NOW-CASTING OF Covid-19 DEATHS IN ENGLISH HOSPITALS

24 May 2020: 13.24

Sheila Bird, formerly Programme Leader, MRC Biostatistics Unit, Cambridge Institute of Public Health, CB2 0SR
&
Bent Nielsen, Department of Economics and Nuffield College University of Oxford

Supported by the European Research Council (grant 694262, DisCont)

Now-casting for England: By applying statistical now-casting, we do not need to wait as long as eight days to get a decent estimate (with specified uncertainty) for hospitalized COVID-19 deaths in England. The below plots show now-casts of deaths for England. See Regions & Archive for regions and for older plots.

Weekly reporting: The number of cases have now fallen to a much lower level than seen at the peak of the epidemic. We will now move to weekly updating of the web site. This will be on Saturdays. (24 May 2020)

Interpretation of above figure: The above figure shows rolling now-casts of hospitalized deaths in England with 95% error bands. On the y-axis we indicate counts of deaths. On the x-axis we indicate the most recent dates-of-death for which we have data. These data were released at the date indicated in the legend box. The sums of announced deaths are indicated with black crosses.
The solid, first half of the curve goes through crosses. These are counts for older dates-of-death. They are still being updated. A few more cases, perhaps about 20-30?, may be added over the next few weeks. We ignore this discrepancy and consider these data as final. Said in another way, the method targets the total number of cases released after 10 days. We expect that the final numbers will be 20-30 (?) higher. We will soon have enough data to analyse this. (22 Apr 2020)
The dashed, second half of the curve goes through plus-symbols. These are now-casts of the counts for more recent dates-of-deaths. Each of these now-casts come with vertical lines indicating approximate 95% error bands. It is seen that the error bands are larger for the more recent dates.
As the title indicates the analysis is based on data from the 7 most recent reporting dates and the 10 most recent dates-of-deaths. The graph appears to be robust to varying the former number. The latter number is chosen, since most cases are reported within 10 days.
We note a curious dip in the number of cases on 31 March. The local peak for all of England in the period 29 March - 22 April was on the 8 April. (22 Apr 2020)
It seems as if the number of cases are gradually decreasing. This means that the daily reported numbers, which include the delay, tend to be above the nowcasts for the number of cases for the most recent date-of-death. For instance on 21 Apr 776 cases were reported. Of these 654 related to the 10 most recent days, 11-20 Apr. The nowcast for 20 Apr is 579 (95% error band 479-680) on 22 Apr. (22 Apr 2020)
Jumps for the most recent date-of-death occur when the reported number, which is the first day reporting delay is out of line with previous first day reporting delays. See recursive plots below.
The error bands tend to widen when the delay distribution has been less stable in recent days. See delay plots below.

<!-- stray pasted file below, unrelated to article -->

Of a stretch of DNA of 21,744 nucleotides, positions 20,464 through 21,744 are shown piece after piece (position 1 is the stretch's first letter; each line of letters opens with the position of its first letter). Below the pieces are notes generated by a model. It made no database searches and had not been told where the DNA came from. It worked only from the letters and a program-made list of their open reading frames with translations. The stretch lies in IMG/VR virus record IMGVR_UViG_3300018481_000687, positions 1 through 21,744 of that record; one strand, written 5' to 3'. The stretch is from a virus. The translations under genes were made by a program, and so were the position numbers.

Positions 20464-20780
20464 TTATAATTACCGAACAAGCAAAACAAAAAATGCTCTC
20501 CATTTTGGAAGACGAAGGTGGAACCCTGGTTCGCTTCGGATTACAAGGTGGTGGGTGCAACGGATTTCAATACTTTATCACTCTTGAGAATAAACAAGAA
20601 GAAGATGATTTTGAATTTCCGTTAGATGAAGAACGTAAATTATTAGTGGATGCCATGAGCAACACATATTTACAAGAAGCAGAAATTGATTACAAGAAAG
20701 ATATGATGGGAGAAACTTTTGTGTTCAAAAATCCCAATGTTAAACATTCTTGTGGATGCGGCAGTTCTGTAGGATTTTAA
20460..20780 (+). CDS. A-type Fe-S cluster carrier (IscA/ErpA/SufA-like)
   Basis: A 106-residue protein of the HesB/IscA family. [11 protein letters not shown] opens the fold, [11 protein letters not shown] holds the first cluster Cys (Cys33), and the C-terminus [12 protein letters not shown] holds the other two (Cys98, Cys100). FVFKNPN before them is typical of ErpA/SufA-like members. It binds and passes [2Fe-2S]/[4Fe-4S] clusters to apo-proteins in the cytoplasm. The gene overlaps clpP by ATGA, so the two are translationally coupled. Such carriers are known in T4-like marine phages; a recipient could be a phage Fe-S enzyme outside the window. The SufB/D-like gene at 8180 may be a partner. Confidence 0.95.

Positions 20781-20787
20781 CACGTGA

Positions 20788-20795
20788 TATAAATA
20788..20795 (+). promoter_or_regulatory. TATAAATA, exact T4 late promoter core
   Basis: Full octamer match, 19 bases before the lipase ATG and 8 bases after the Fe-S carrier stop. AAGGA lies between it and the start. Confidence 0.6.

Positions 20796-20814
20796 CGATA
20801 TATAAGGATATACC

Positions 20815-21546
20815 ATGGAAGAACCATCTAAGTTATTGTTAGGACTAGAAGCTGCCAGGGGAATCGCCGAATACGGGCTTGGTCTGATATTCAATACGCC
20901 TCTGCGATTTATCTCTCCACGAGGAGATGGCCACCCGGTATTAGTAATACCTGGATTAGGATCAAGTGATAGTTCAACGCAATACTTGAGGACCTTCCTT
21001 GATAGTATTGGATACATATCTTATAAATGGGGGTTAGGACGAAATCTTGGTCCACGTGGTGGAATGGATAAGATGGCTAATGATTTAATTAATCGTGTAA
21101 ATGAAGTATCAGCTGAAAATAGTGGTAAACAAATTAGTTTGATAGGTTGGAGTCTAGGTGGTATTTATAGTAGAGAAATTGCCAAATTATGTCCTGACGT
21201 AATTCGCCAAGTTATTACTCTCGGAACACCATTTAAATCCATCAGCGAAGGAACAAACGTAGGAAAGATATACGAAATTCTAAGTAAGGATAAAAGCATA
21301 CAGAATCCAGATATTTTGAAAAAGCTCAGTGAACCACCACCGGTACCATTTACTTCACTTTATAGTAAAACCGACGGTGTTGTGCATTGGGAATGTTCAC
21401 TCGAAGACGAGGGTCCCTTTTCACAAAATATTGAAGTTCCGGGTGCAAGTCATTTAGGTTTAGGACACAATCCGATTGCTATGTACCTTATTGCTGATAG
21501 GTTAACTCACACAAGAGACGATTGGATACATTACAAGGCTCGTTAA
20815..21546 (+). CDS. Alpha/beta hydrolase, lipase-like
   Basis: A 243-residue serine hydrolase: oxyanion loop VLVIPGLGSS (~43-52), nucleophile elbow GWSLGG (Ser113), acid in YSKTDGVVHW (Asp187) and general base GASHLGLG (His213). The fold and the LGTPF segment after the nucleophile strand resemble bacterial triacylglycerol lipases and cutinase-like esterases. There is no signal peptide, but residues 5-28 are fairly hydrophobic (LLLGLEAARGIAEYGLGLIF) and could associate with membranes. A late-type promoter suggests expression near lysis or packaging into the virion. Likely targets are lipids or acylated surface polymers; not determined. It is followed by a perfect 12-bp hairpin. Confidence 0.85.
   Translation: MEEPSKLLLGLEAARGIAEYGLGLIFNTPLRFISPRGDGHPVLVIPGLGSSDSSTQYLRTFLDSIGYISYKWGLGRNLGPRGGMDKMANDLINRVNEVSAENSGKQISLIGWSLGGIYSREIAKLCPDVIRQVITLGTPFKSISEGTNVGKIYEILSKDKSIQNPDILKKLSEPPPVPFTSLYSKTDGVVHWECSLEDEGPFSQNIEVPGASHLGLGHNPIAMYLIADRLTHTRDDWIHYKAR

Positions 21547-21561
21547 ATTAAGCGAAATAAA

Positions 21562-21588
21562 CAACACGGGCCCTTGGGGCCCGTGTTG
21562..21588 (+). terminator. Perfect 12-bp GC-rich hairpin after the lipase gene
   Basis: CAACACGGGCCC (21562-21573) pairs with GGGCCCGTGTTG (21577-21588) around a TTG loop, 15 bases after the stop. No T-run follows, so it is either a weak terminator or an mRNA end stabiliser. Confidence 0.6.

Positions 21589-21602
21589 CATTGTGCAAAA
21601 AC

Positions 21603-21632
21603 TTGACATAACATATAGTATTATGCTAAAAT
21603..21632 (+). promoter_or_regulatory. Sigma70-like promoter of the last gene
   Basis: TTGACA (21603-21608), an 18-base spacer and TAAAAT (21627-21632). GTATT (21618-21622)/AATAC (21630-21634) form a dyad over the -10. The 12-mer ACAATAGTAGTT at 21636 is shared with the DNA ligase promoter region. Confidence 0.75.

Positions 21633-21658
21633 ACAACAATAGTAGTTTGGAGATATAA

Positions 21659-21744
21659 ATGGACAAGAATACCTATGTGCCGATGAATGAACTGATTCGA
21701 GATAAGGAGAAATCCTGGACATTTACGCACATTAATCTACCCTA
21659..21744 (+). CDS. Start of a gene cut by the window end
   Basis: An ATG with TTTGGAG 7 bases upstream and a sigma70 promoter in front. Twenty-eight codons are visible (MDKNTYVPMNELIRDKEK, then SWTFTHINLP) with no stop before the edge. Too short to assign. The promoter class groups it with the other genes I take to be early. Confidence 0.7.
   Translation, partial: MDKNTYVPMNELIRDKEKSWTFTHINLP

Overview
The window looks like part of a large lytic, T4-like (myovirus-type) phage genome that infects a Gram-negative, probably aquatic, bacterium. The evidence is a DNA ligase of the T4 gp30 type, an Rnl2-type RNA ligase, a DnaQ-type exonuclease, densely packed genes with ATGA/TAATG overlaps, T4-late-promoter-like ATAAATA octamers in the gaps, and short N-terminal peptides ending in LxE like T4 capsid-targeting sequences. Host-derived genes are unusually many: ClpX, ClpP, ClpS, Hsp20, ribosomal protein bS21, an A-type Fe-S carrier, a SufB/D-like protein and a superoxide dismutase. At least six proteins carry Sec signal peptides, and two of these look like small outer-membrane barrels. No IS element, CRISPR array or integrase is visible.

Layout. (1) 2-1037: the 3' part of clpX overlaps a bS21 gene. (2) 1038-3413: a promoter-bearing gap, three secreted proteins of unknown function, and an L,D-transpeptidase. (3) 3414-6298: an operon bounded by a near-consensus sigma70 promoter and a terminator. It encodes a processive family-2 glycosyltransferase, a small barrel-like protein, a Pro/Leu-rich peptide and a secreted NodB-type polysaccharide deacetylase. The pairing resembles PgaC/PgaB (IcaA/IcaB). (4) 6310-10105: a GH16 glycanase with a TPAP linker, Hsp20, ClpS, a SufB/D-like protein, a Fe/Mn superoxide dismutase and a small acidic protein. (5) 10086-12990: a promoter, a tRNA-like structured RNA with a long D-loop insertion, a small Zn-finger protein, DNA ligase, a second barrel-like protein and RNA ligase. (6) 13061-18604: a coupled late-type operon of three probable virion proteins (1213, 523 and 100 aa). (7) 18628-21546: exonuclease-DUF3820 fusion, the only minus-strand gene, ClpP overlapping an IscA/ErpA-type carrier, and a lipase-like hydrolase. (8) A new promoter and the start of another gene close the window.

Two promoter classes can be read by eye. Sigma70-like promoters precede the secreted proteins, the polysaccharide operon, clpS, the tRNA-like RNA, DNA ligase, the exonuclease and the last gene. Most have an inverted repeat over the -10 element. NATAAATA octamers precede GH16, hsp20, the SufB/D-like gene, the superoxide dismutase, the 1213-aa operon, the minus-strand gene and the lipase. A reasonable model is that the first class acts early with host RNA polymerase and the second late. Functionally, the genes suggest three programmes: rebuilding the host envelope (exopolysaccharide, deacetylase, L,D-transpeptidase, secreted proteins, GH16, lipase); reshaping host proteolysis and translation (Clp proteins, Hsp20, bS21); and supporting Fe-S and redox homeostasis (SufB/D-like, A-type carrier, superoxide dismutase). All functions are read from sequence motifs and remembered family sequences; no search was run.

The number of cases reported in weekends and published on Sundays and Mondays tend to be lower than for other days. This has an effect on the now-casts. These have a tendency to drop with Sunday and Monday releases and then come up again the following days. The weekend pattern has been a bit different for each of the past weekends so we do not have a method to correct for this effect. In most instances the final numbers are within the approximate 95% error bands. Statistically, there should be a 5% chance that the final number does not fall within the error bands. (26 Apr 2020)

Now-casting for English regions: Plots similar to that above are also done for the English regions. The interpretation is the same. As the number of cases are smaller, the statistical uncertainty is larger.
We are now beginning to see that the method for computing confidence bands breaks down as the number of cases become smaller. This is seen for the North East and Yorkshire and for the South West and This methodological issue is enhanced for regions with shorter reporting delay such as for North East and Yorkshire (13 May 2020)

View all Regions

The reporting delay: Each day NHS England reports information on deaths of patients who have died in hospitals in England and had tested positive for COVID-19 at time of death. All deaths are recorded against the date of death rather than the date the deaths were announced. NHS points out that the totals reported on any day may not include all deaths that occurred on that day or on recent prior days.

Reporting delay is a well-known feature of death statistics (Bird, 2013). Interpretation of the NHS figures should take into account the fact that totals by date of death, particularly for most recent days, are likely to be updated in future releases. NHS England writes on the reporting delay in the data: "Interpretation of the figures should take into account the fact that totals by date of death are likely to be updated in future releases for more recent dates. For example, a positive result for COVID-19 may occur days after confirmation of death. Cases are only included in the data when the positive COVID-19 test result is received, or death certificate confirmed with COVID-19 mentioned. This results in a lag between a given date of death and exhaustive daily death figures for that day." (13 May 2020)